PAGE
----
Pain persists without an Opec agreement

As Opec and Russia are preparing to meet in Algiers to discuss the prospect for an output agreement, oil producers have been watching their fiscal revenues slump. Failure to agree would only prolong the macroeconomic crisis faced by some and fiscal predicament of others.

As Opec and Russia are preparing to meet in Algiers to discuss the prospect for an output agreement, oil producers have been watching their fiscal revenues slump. Failure to agree would only prolong the macroeconomic crisis faced by some and the fiscal predicament of others. Supply and demand-side factors suggest that the oil price is likely to stay low for longer than initially thought. But at this point, it’s easier to address supply-side dynamics.

The collapse of the oil price has exposed the mismanagement and dysfunctions sustained during the boom years. On a large scale, the size and probable persistence of this external shock means that all oil exporters will have to further adjust by reducing spending and increasing revenue.

Venezuela’s economy is in perpetual crisis. Economic mismanagement and the low oil price have led to shortages of foods like corn and rice, which it once easily imported using the national oil company’s vast foreign currency revenues. Essential medicines such as antibiotics have disappeared. The economy is set to contract by 10 per cent by the end of the year and is already experiencing triple-digit inflation. The price of bread alone has doubled from month to month, now about 50 cents a loaf in many places, at a time when the oil workers here say they are making less than a dollar a day because of the inflation. The state oil company is hobbled by debt, two thirds of its exports go to paying off its lenders. The desperate condition of Venezuela’s state oil company has international oil traders concerned that its collapse could shock an otherwise oversupplied global market.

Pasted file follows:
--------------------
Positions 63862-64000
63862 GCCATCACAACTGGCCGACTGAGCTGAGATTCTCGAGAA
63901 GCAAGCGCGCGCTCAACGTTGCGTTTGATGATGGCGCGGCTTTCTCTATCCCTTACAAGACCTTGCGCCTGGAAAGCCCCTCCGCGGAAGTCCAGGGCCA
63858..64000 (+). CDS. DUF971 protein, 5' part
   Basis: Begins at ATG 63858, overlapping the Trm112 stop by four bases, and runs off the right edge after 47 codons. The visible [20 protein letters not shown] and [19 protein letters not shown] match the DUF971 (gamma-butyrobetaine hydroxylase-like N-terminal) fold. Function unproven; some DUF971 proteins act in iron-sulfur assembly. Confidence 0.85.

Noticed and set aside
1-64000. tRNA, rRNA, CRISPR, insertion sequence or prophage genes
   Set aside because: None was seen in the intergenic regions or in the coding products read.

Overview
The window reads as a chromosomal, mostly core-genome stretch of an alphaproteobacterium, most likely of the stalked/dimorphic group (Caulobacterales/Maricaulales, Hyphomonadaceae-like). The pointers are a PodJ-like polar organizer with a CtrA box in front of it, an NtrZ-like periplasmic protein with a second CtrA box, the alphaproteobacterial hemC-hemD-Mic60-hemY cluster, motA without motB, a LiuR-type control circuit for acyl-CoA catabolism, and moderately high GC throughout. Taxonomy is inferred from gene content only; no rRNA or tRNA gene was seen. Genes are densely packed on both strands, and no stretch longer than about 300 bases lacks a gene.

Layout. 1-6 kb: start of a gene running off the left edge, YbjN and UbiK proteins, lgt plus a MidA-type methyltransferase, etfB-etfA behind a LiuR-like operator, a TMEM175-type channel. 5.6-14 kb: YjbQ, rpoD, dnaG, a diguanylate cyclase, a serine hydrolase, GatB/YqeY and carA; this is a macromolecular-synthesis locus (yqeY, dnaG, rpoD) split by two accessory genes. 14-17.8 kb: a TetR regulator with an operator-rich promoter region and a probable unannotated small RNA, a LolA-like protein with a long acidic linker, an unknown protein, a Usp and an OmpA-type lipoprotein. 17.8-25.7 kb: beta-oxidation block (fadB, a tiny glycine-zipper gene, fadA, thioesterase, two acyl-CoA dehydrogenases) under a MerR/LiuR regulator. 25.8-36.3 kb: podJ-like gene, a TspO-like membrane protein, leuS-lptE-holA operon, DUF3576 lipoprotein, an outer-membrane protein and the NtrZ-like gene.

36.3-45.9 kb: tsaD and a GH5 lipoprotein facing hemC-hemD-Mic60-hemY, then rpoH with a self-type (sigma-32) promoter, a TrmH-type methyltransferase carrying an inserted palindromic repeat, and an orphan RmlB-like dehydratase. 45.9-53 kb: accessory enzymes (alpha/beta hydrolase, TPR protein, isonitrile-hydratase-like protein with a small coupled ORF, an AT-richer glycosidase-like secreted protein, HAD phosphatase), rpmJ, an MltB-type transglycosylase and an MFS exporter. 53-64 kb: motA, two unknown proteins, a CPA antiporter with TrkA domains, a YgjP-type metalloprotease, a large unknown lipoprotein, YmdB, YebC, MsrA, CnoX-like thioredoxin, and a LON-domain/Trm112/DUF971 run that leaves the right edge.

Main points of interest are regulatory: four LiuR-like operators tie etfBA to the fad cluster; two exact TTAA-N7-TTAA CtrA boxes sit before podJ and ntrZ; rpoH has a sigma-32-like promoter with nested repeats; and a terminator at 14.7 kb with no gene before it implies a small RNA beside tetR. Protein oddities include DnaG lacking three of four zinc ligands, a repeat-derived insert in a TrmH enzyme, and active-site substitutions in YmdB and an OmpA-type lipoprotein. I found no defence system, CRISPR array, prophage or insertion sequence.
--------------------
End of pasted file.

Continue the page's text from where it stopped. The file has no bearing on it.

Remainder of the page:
Africa’s most populous country, Nigeria, has gone from being one of the most promising to one of falling expectations. Last month, its vice president said the country’s economic crisis is the worst ever. The currency has lost close to 40 per cent of its value and output is set to shrink this year for the first time since 1991 after growth of 8 per cent through the 2000s. Inflation has soared to an 11-year high of 18 per cent as businesses scramble to pay foreign suppliers for machinery and raw materials that aren’t available locally. Earlier this month, S&P Global Ratings downgraded Nigeria five levels into junk territory, saying the economy has performed worse than it had expected. Nigeria’s oil production has accelerated over the past several weeks and could increase by 600,000 barrels per day by the end of the year.

Russia is grappling to transition from recession to stagnation. Data from August revealed an 8 per cent drop in household income compared with the same time last year. That comes as prices have moved steadily upwards, with inflation regularly hitting the double digits in recent years. The country’s rainy-day fund has shrunk to just US$32.2 billion this month, according to the Russian finance ministry. It was $91.7bn in September 2014, just before oil prices started to tumble. At the current rate, the fund would be depleted in mid-2017, perhaps a few months later, the Institute of International Finance wrote in a note this month. The central bank still has $395bn in international reserves, down from $524bn in October 2013. The bank burnt through more than $140bn in foreign currency reserves between 2014 and 2015 trying to defend the rouble’s value.

Although far from becoming another Venezuela, the oil-producing countries of the Middle East have seen their revenues fall fast, current and budget deficits rising. Last year, they lost more than $340bn in oil revenue from their budgets, amounting to 20 per cent of their combined GDP. As oil accounts for 85 per cent of revenues, GCC economies have been making fiscal adjustments and implementing non-oil revenue measures. However, revenue policies have to be paced over many years so they have the least effect on growth. Growth in the UAE and Qatar has slowed, although it remains positive with the non-oil sector contributing the most.

In contrast, Saudi Arabia’s growth this year would be derived from oil with the non-oil sector already contracting during the first quarter. To address the fiscal mismatch, since 2014, Saudi Arabia depleted close to $200bn of its foreign reserves.

Implementing successful policies that drive GCC economies away from oil is not an easy task. The UAE has been the most successful case of diversification in the region. If oil prices stay low, economic pain will persist for all, although some will be better off than others.

John Sfakianakis is the director of economic research at the Gulf Research Center in Riyadh.

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